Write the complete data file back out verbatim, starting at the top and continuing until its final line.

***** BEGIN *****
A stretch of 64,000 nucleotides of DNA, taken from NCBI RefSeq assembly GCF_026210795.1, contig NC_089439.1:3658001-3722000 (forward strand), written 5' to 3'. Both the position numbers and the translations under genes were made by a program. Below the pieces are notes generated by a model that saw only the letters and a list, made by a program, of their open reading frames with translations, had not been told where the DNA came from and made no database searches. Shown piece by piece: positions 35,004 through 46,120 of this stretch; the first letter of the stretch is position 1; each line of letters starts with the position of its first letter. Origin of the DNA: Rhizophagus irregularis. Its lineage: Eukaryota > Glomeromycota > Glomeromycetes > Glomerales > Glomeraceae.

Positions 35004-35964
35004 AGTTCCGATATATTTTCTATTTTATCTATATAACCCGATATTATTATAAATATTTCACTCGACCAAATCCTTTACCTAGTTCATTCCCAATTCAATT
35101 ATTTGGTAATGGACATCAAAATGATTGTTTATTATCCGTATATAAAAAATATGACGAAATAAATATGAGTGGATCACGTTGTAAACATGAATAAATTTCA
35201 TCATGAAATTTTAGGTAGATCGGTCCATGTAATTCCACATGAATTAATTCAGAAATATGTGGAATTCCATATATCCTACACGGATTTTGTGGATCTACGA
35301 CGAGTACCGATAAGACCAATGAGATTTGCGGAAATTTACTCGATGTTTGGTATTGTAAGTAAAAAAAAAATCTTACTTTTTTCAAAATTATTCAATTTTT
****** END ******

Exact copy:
A stretch of 64,000 nucleotides of DNA, taken from NCBI RefSeq assembly GCF_026210795.1, contig NC_089439.1:3658001-3722000 (forward strand), written 5' to 3'. Both the position numbers and the translations under genes were made by a program. Below the pieces are notes generated by a model that saw only the letters and a list, made by a program, of their open reading frames with translations, had not been told where the DNA came from and made no database searches. Shown piece by piece: positions 35,004 through 46,120 of this stretch; the first letter of the stretch is position 1; each line of letters starts with the position of its first letter. Origin of the DNA: Rhizophagus irregularis. Its lineage: Eukaryota > Glomeromycota > Glomeromycetes > Glomerales > Glomeraceae.

Positions 35004-35964
35004 AGTTCCGATATATTTTCTATTTTATCTATATAACCCGATATTATTATAAATATTTCACTCGACCAAATCCTTTACCTAGTTCATTCCCAATTCAATT
35101 ATTTGGTAATGGACATCAAAATGATTGTTTATTATCCGTATATAAAAAATATGACGAAATAAATATGAGTGGATCACGTTGTAAACATGAATAAATTTCA
35201 TCATGAAATTTTAGGTAGATCGGTCCATGTAATTCCACATGAATTAATTCAGAAATATGTGGAATTCCATATATCCTACACGGATTTTGTGGATCTACGA
35301 CGAGTACCGATAAGACCAATGAGATTTGCGGAAATTTACTCGATGTTTGGTATTGTAAGTAAAAAAAAAATCTTACTTTTTTCAAAATTATTCAATTTTT